Leadership

Leadership lessons that helped 5 coaches win 17 Super Bowls

Chuck Noll, Bill Belichick, Bill Walsh, Joe Gibbs and Vince Lombardi are legends in the world of football. With a combined 25 Super Bowl appearances and 17 wins, these five men became world-famous, earned millions, and won awards.

But as you study each of these great leaders, you realize that the fame, money and accolades were all secondary in their pursuit of the NFL's ultimate prize.

Here's a look at the leadership thinking behind the greatest coaching legends in football history.

Vince Lombardi

Vince Lombardi being carried by Green Bay Packers players after defeating the Dallas Cowboys.
Bettmann | Getty Images
Vince Lombardi being carried by Green Bay Packers players after defeating the Dallas Cowboys.

"Leaders are made, they are not born. They are made by hard effort, which is the price which all of us must pay to achieve any goal that is worthwhile."

Takeaway: It's easy to believe that people in positions of power were simply made for the job. They make it seem easy, even effortless. Like they were born to lead. What we never see, and what I wish we'd see more, was the process, the hard work, the effort and strain and sleepless nights and tears. Jay Z should talk less about champagne and more about the hard work of being a father. 50 Cent should talk less about getting shot and more about eating clean and working out two hours per day.

"Overnight success" rarely happens in a decade or less.

Bill Belichick

New England Patriots head coach Bill Belichick
Maddie Meyer | Getty Images
New England Patriots head coach Bill Belichick

"Every game is an important game for us. Doesn't matter what's the next week — who we play, whether it's a bye week, Thanksgiving, Christmas, Halloween, Columbus Day. We don't care. We're just trying to go out there and win a game."

Takeaway: Leaders show up on Mondays and are the last to leave on Fridays. Email day gets just as much focus as launch day. Practice matters just as much as game day.

Chuck Noll

Head Coach Chuck Noll of the Pittsburgh Steelers watching the action from the sidelines during a mid circa 1970's NFL football game at Three Rivers Stadium in Pittsburgh, Pennsylvania.
Focus On Sport | Getty Images
Head Coach Chuck Noll of the Pittsburgh Steelers watching the action from the sidelines during a mid circa 1970's NFL football game at Three Rivers Stadium in Pittsburgh, Pennsylvania.

"I'm really not a celebrity; I'm just a teacher."

Takeaway: Good leaders realize they're not special. They aren't famous for the sake of being famous. They eschew the celebrity lifestyle in order to stay focused on their mission. As Vince Lombardi said, "Success demands singleness of purpose."

A good leader is a coach, a teacher, a mentor, a counselor and a friend. They aren't rock stars. They don't demand attention. They don't gloat and preen and rest on their laurels and brag about their past successes. They lead by serving, by doing, by going the extra mile.

Joe Gibbs

Former head coach Joe Gibbs of the Washington Redskins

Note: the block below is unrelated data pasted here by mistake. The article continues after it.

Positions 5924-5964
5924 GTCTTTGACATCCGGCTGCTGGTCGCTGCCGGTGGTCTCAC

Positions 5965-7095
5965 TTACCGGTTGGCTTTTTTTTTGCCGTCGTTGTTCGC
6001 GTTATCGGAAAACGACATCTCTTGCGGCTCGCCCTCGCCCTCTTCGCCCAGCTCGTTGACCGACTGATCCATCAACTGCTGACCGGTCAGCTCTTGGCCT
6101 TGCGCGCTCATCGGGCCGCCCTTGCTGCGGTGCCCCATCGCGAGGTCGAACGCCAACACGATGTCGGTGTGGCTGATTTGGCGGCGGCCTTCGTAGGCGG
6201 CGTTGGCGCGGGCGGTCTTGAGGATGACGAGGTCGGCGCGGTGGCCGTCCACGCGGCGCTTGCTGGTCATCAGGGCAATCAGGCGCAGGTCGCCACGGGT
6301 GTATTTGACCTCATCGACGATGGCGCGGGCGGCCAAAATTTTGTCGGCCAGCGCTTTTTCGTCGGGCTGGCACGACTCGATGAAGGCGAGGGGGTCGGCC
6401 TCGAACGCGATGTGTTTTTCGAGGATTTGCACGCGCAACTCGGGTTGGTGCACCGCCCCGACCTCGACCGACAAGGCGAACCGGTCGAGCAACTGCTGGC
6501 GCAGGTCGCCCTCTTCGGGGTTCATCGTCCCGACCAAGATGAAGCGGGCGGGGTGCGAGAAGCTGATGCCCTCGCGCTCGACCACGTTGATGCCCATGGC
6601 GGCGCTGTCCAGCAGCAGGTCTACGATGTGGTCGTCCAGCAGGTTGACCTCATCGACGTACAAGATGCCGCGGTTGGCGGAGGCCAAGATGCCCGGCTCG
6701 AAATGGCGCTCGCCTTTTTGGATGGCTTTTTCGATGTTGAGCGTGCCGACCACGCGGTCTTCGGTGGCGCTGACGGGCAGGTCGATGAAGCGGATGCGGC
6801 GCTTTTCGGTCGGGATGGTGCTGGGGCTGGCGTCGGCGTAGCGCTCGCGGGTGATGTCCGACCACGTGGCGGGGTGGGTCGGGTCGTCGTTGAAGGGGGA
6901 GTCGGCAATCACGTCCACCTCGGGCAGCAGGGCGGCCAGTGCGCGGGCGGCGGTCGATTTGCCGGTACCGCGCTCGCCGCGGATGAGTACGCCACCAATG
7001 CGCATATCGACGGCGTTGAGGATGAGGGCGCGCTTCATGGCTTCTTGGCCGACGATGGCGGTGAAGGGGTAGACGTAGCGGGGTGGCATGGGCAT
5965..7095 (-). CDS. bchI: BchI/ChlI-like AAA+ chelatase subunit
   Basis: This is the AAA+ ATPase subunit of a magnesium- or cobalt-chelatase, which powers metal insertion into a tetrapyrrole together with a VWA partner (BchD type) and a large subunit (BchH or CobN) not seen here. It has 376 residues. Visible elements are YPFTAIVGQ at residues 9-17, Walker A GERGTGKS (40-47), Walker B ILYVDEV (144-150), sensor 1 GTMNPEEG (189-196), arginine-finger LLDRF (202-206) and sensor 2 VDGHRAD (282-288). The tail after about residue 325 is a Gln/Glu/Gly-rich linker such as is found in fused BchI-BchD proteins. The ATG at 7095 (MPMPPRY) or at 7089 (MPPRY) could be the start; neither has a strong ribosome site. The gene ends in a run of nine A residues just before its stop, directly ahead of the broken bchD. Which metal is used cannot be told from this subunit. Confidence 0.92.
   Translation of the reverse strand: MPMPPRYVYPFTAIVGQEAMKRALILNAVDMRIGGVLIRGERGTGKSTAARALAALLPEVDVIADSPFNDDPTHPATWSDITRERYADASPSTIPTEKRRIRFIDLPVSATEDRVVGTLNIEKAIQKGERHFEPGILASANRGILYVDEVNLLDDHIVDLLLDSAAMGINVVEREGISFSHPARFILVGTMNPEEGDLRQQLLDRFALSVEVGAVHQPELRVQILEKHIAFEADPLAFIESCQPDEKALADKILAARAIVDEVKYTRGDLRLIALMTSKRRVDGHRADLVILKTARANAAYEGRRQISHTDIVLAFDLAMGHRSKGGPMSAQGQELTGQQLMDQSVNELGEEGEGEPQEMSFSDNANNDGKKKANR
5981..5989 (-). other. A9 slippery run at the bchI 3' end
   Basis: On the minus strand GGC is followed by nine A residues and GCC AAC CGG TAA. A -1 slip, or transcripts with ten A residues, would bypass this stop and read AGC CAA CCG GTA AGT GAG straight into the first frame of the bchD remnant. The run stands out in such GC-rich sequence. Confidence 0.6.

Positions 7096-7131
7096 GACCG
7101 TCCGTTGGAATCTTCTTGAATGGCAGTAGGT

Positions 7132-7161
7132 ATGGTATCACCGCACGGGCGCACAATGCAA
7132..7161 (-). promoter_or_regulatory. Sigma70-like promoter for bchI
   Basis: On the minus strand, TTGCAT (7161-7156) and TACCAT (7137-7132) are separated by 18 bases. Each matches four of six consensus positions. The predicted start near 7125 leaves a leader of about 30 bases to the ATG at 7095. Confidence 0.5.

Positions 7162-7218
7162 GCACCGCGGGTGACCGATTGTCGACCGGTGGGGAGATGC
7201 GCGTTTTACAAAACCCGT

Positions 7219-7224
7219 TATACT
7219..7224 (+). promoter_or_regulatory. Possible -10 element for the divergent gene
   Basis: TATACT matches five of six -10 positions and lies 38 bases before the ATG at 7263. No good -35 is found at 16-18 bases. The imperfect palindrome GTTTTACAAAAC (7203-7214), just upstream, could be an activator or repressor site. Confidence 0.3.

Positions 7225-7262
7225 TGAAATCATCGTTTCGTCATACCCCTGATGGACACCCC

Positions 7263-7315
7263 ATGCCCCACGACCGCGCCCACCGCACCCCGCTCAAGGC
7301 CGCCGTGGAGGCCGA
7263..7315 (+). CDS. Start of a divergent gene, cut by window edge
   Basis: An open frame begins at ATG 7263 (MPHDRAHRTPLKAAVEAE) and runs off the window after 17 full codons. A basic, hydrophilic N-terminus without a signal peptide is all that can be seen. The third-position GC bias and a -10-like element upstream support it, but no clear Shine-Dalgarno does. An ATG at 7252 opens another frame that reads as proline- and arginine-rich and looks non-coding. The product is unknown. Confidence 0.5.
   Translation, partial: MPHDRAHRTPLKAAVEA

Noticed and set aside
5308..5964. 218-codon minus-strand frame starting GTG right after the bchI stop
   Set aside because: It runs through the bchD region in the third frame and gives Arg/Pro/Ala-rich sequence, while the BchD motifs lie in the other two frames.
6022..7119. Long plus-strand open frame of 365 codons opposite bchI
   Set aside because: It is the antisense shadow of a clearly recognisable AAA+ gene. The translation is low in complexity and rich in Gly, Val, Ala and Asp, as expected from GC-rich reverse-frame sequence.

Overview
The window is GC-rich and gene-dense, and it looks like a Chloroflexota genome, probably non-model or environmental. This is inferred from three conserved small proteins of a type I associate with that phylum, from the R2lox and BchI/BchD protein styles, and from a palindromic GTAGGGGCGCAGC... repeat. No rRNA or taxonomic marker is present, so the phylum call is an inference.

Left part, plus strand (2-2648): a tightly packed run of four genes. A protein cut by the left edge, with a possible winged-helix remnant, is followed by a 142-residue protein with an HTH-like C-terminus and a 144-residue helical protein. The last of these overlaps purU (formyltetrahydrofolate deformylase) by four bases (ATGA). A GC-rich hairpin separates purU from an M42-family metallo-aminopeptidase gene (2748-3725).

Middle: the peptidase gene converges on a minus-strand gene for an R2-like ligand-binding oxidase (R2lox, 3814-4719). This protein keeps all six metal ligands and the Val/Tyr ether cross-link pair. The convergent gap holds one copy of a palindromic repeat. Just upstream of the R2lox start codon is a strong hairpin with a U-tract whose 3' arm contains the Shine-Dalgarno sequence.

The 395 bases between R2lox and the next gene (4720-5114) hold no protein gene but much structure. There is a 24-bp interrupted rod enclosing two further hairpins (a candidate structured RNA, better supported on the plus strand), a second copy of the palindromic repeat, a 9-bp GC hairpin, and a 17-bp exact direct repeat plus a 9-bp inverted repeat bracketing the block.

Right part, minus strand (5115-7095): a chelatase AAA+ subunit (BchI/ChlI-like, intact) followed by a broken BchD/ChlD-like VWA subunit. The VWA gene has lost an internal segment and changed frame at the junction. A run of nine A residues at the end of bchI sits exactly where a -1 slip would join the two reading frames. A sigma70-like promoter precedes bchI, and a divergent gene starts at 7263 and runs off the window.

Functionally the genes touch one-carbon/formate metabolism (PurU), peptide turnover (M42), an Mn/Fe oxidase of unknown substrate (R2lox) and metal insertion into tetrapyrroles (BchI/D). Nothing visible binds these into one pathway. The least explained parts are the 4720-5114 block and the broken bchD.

Patrick Smith | Getty Images
Former head coach Joe Gibbs of the Washington Redskins

"The key to being a good manager or a good entrepreneur is to pick the right people. Pick the right people, and they'll make you look good."

Takeaway: The greatest leaders are never those who accomplish a feat on their own. Leaders lead: a team, a company, a group, an army, a nation. They attract other leaders. They develop a leadership culture.

Bill Walsh

Head coach Bill Walsh of the San Francisco 49ers
Focus On Sport | Getty Images
Head coach Bill Walsh of the San Francisco 49ers

"Others follow you based on the quality of your actions rather than the magnitude of your declarations."

Takeaway: Strong leadership is based on the example you set and the culture you create. As Bill Walsh said: "The culture precedes positive results. It doesn't get tacked on as an afterthought on your way to the victory stand. Champions behave like champions before they're champions: They have a winning standard of performance before they are winners."

Every leader calls their people to a standard of performance. For some, it's lazy, full of shortcuts. For others, it's domineering perfectionism or a growth-inspiring pursuit of a high-quality, achievable goal.

As Vince Lombardi said, "Perfection is not attainable. But if we chase perfection, we can catch excellence."

Notice a theme?

"Concentrate on what will produce results rather than on the results, the process rather than the prize," said Bill Walsh.

If there's a word that sticks out with all of these coaches, it's process. Joe Gibbs once said that "a winning effort begins with preparation." Chuck Noll added, "If you want to win, do the ordinary things better than anyone else does them day in and day out."

Winning, for these five men, was a product of process. Winning is a secondary validation — the outer affirmation of the inner effort.

Leaders keep their head down.

They do the work.

They win.

Jared A. Brock is the author of the eBook "The Effectiveness Equation."

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